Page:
Steve Jobs, the guy who told us to think different, said this about the importance of customer experience: “You’ve got to start with the customer experience and work back toward the technology – not the other way around.” Walk into any of the Apple stores around the world and you’ll see this philosophy come to life in every facet of the in-store experience.
This is why the successful brick-and-mortar retailer’s response to the impact of the supposed “retail apocalypse” has not been to invest in technology for technology’s sake. Instead, these retailers have doubled down on making the in-store experience as customer-friendly as possible, whether it’s through entertaining them or to make shopping that much more convenient. The fact is, this approach is just smart business. According to a recent study by TimeTrade, while many consumers like to research and discover products online, 85% of shoppers want to go to a physical store when making a final purchase decision.
This is not to say that technology’s role should be somehow diminished. On the contrary, technology plays an integral role in the ability for retailers to keep up with the fickle, near-instant gratification demands that shoppers have been conditioned to because of digitization. As a result, a modern shopping experience should be omnichannel, tech-oriented, and highly efficient. Store owners have to work harder than ever to keep up with these new trends and adapt to shifting expectations.
This is at the heart of the ‘retail renaissance’ and in this blog post, we’ll examine the different ways the in-store experience is evolving through this rebirth.
The Integration of Technology
Today’s consumers are utilizing technology in every aspect of their lives, so it’s no surprise that store owners have turned towards high-tech features as a method to lure new shoppers. Studies have shown, however, that consumers aren’t interested in tech for tech’s sake: they’re only interested if it can have an immediate positive impact on their shopping experience.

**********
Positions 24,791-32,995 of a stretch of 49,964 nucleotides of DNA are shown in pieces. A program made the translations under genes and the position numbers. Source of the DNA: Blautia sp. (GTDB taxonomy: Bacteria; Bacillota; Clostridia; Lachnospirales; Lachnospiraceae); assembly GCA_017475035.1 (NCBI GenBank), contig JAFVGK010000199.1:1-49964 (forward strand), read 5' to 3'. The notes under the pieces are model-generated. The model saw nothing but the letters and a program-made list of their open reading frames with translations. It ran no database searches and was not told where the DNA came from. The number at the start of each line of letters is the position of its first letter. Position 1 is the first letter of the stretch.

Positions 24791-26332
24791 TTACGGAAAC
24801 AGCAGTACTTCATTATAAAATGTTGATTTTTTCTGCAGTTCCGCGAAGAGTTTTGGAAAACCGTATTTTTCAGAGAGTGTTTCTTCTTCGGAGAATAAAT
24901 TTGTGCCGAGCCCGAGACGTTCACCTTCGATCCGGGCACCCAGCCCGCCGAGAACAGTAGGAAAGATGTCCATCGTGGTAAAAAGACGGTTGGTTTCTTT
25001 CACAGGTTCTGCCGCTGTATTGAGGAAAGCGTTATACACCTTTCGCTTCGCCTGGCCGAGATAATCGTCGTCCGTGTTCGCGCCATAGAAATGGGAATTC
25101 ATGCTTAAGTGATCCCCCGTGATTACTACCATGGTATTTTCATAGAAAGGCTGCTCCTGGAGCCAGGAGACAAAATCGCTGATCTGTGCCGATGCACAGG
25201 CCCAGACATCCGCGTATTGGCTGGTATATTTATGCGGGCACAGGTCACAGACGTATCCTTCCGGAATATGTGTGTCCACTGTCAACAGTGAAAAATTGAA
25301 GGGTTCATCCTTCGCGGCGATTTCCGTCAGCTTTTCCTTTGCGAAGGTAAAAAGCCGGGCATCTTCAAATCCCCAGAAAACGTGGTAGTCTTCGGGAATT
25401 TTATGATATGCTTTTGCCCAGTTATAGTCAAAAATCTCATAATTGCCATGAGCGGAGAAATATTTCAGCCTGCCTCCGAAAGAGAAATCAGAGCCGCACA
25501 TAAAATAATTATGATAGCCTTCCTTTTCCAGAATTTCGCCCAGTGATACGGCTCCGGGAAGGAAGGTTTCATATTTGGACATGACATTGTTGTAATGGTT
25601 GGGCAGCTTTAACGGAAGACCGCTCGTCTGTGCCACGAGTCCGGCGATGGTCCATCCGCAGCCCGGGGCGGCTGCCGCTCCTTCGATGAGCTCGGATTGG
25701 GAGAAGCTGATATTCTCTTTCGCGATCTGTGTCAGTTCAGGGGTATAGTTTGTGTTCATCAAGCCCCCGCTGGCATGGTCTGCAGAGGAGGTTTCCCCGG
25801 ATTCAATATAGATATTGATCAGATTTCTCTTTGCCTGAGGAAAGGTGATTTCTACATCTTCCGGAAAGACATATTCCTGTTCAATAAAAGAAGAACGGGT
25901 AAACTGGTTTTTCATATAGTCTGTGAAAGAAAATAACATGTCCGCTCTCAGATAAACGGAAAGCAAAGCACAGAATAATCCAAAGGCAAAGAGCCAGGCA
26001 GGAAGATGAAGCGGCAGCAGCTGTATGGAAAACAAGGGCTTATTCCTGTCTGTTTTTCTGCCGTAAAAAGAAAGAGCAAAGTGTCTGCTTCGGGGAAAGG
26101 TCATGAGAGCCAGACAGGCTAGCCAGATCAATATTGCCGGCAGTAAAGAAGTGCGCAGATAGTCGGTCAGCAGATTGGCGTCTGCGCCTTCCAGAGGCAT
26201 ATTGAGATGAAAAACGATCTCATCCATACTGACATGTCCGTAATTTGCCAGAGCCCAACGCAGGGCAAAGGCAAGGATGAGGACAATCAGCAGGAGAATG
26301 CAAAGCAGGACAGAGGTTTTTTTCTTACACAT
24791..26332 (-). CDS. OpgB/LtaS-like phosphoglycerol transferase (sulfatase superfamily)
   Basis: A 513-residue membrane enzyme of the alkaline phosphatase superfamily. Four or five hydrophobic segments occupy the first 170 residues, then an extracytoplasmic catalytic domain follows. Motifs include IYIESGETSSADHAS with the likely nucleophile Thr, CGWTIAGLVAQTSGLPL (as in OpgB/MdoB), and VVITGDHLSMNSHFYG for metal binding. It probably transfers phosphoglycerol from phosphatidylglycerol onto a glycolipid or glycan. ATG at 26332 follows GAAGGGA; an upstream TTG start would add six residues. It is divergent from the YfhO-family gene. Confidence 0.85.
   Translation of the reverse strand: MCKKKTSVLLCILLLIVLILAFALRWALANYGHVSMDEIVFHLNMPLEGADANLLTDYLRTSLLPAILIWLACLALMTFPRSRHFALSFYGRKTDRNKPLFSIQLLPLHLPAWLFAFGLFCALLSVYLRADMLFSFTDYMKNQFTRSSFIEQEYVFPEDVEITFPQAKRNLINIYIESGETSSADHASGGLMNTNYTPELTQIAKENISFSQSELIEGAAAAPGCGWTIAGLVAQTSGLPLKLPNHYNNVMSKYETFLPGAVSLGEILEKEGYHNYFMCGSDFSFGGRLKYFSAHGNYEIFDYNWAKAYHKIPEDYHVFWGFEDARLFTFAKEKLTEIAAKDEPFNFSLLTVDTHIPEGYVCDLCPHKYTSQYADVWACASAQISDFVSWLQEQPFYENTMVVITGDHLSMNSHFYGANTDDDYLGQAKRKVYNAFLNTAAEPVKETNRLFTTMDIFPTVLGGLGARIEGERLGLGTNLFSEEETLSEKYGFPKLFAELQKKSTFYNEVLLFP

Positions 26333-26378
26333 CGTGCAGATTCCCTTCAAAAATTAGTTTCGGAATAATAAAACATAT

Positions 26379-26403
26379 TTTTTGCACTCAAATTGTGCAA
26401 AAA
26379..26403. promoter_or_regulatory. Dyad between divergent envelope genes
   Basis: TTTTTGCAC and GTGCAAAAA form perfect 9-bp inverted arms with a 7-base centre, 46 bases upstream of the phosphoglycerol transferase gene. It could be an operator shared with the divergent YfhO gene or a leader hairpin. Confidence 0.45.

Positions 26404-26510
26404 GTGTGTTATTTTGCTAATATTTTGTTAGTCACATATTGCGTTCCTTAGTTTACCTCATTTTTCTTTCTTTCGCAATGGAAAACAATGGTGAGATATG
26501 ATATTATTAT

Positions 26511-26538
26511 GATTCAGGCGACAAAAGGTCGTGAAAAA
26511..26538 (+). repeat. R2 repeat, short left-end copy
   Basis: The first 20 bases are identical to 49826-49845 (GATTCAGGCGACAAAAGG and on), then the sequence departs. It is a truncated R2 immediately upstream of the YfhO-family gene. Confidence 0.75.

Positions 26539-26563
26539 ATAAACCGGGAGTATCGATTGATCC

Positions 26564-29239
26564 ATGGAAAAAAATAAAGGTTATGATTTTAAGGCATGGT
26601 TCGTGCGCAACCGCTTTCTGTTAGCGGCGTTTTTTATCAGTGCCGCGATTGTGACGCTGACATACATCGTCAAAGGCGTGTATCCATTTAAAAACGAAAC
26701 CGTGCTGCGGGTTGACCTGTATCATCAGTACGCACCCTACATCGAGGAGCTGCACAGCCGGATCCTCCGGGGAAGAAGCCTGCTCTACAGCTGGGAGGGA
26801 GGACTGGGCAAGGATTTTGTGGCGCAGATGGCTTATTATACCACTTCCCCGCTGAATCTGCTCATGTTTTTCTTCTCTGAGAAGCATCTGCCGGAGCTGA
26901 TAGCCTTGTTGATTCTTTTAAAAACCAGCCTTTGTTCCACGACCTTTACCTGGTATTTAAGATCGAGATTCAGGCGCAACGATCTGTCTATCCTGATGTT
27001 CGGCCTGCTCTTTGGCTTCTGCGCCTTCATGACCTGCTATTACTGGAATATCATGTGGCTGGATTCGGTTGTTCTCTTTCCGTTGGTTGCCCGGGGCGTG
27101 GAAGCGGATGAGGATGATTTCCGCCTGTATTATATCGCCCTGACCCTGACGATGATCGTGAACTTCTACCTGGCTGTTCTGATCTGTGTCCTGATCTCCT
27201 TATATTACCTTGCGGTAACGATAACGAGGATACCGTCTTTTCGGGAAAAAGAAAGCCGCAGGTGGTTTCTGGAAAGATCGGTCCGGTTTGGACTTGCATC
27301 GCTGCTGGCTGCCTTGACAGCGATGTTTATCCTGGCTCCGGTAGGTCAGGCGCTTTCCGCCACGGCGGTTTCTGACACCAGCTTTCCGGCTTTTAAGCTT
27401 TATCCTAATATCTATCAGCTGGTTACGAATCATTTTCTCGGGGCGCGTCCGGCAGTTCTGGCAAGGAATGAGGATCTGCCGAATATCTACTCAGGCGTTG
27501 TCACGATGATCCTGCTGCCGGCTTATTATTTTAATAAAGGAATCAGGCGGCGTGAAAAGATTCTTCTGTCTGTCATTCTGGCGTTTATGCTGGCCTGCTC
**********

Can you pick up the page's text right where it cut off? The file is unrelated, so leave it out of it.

According to the 2019 Brick & Mortar Retail Report, a virtual reality (VR) experience that entices shoppers to enter a store simply doesn’t hold the same value as basic cleanliness and organization. If you plan to integrate advanced technology into your retail environment, it should be done so in a way that will help customers shop smarter, save time, and choose better products. Major brands have risen to the challenge – and have done so extremely well.
For example, a new feature recently introduced to Nike’s existing app uses augmented-reality technology to scan your feet with a smartphone camera, mapping each foot’s dimensions using a 13-point measuring system. Sizing predictions are programmed using artificial intelligence (AI), and, as more people use the tool, the more accurate these measurements become.
It is Nike’s hope that this tool will help reduce the number of size-related footwear returns and boost overall customer satisfaction. With an estimated 60 percent of the population currently wearing the wrong shoe size, Nike has certainly set themselves up for success.
As the consumer landscape continues to change, retail store owners are advised to make technological investments wisely. Remember that prioritizing the basics – like keeping your store clean, comfortable, and presentable – is what will ultimately bring customers back. If you wish to integrate technology, first consider how it will contribute positively to the customer experience and let that guide your decision.
Brand uptime is the concept of conscientiously maintaining brick-and-mortar stores to project a consistent and positive image. While the increase in online shopping certainly means that enough effort should be put into creating a user-friendly website, physical stores cannot be ignored. And when it comes to cleanliness, atmosphere, and customer experience, expectations have remained largely the same. The way a store’s infrastructure is perceived, whether positively or negatively, has a direct impact on its ability to retain customers and, therefore, its long-term financial success.